New B.C. Economic Outlook Report 2018 – 2021
VANCOUVER, August 22, 2018 – After a stellar run over the past four years in which the economy expanded by more than 3.5 per cent annually, British Columbia’s growth will slow over the next four years but still maintain moderate growth, according to the latest Central 1 Credit Union (Central 1) forecast.
Central 1’s B.C. Economic Outlook Report 2018 – 2021 looks at residential investment, employment, economic and population growth, as well as exports.
“Not surprisingly, the recent tightening of mortgage lending policy and provincial housing measures has slowed demand, which will feed into a lower pace of housing starts and residential investment in 2019 onwards and dampen growth,” said Deputy Chief Economist Bryan Yu.
Employment growth is forecast to decelerate over the period, but reflects the intensifying labour shortage. While rising wages support household demand, overall consumers spending growth slows from the pace observed in recent years. B.C.’s average unemployment rate is expected to remain near five per cent.
Economic growth is moving away from household-led demand, with investment activity expected to strengthen. Strong economic growth in recent years, labour and general capacity constraints are inducing organizations to invest in operations and expand, promoting business formation. Major project construction also lifts economic growth.
“Exports will continue to rise at a steady pace due to growth in the broader economy, with service-exports growing at a faster pace,” says Yu. “That said, the export environment faces significant uncertainty given an increase in protectionist sentiment from south of the border.”
Overall, B.C. economic growth will average above 2.5 per cent annually over the forecast period with both domestic drivers and export gains contributing to the positive performance.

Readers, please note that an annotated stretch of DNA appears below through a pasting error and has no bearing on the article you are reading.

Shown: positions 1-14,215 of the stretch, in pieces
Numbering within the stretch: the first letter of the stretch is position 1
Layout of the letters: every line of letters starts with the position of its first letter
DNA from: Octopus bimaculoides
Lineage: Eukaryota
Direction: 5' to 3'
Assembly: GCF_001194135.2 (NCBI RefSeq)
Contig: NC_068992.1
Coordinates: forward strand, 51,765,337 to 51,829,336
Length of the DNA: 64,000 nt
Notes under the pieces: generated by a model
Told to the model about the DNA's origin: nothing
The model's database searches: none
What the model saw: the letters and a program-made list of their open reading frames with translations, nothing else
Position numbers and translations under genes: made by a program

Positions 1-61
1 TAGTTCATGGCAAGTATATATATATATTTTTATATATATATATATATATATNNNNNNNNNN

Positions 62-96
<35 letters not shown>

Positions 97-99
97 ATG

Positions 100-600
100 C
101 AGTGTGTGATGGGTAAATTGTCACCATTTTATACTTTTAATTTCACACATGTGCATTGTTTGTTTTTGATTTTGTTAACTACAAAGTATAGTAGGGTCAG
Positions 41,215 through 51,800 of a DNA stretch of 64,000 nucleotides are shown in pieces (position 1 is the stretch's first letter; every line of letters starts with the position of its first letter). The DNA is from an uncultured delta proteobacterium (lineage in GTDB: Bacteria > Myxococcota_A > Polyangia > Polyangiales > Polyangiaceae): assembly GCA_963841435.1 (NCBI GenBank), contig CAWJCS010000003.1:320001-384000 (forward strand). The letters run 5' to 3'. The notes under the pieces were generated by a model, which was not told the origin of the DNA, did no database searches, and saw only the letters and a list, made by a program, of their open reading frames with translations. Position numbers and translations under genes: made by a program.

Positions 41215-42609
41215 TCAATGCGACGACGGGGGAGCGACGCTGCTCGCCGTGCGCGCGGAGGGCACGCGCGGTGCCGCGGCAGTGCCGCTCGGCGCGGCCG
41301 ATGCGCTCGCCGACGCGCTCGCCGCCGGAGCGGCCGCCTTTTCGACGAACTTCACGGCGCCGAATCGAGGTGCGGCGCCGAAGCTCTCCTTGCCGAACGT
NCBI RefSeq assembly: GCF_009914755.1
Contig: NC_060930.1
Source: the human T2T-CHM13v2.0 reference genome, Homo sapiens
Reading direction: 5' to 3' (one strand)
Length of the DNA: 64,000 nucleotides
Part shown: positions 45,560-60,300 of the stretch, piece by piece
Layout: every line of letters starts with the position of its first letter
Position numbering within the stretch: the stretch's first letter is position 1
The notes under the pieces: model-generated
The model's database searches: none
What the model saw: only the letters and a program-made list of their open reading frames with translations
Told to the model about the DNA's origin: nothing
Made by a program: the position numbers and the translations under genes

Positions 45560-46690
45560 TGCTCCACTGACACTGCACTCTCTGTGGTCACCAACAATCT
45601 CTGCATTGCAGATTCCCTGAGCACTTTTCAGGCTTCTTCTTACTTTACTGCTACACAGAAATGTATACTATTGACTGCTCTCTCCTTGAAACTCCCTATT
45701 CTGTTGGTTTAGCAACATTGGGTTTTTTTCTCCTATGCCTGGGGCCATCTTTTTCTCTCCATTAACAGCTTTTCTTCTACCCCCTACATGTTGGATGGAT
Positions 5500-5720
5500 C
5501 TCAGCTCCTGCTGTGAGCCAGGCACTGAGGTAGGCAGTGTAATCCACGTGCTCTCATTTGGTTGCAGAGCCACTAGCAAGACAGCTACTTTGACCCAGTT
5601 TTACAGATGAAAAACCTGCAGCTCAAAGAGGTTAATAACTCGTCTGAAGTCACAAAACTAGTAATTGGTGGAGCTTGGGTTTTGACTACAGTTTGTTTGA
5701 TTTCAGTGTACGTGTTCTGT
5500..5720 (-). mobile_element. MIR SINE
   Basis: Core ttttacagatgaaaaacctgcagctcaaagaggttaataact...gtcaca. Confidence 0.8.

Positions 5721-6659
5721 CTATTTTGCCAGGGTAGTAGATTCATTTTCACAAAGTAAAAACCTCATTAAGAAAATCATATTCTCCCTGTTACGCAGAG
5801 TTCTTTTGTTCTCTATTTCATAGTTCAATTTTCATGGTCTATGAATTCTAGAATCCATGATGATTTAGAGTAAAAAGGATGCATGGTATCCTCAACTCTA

Highlights from the report:
- After reaching 3.9 per cent in 2017, growth is forecast to ease to 2.9 per cent this year and average 2.7 per cent in 2019 to 2020, before slipping to 2.3 per cent in 2021.
- Home sales plunge on policy measures, but construction growth to remain positive this year.
- Labour shortages will hold back employment growth but tight labour market keeps wage growth above three per cent per year.
- B.C. continues to experience healthy population growth, trending at about 1.3 per cent year-over-year.
- Expansion of trade tariffs on Canada and more broadly would slow global trade, economic growth and commodity prices. While impacts will be negligible for 2018, trade disruption is a risk for export and investment activity in 2019 onwards.
- Liquefied natural gas investment is an upside risk for B.C.’s economy, but depends on a positive final investment decision from major project proponents.
Read the full report: B.C. Economic Outlook 2018-2021
About Central 1
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Member & External Communications Manager
Central 1 Credit Union
T 604.737.6814 or 1.800.661.6813 ext. 6814
Deputy Chief Economist
Central 1 Credit Union
T 604.742.5346 or 1.800.661.6813 ext. 5346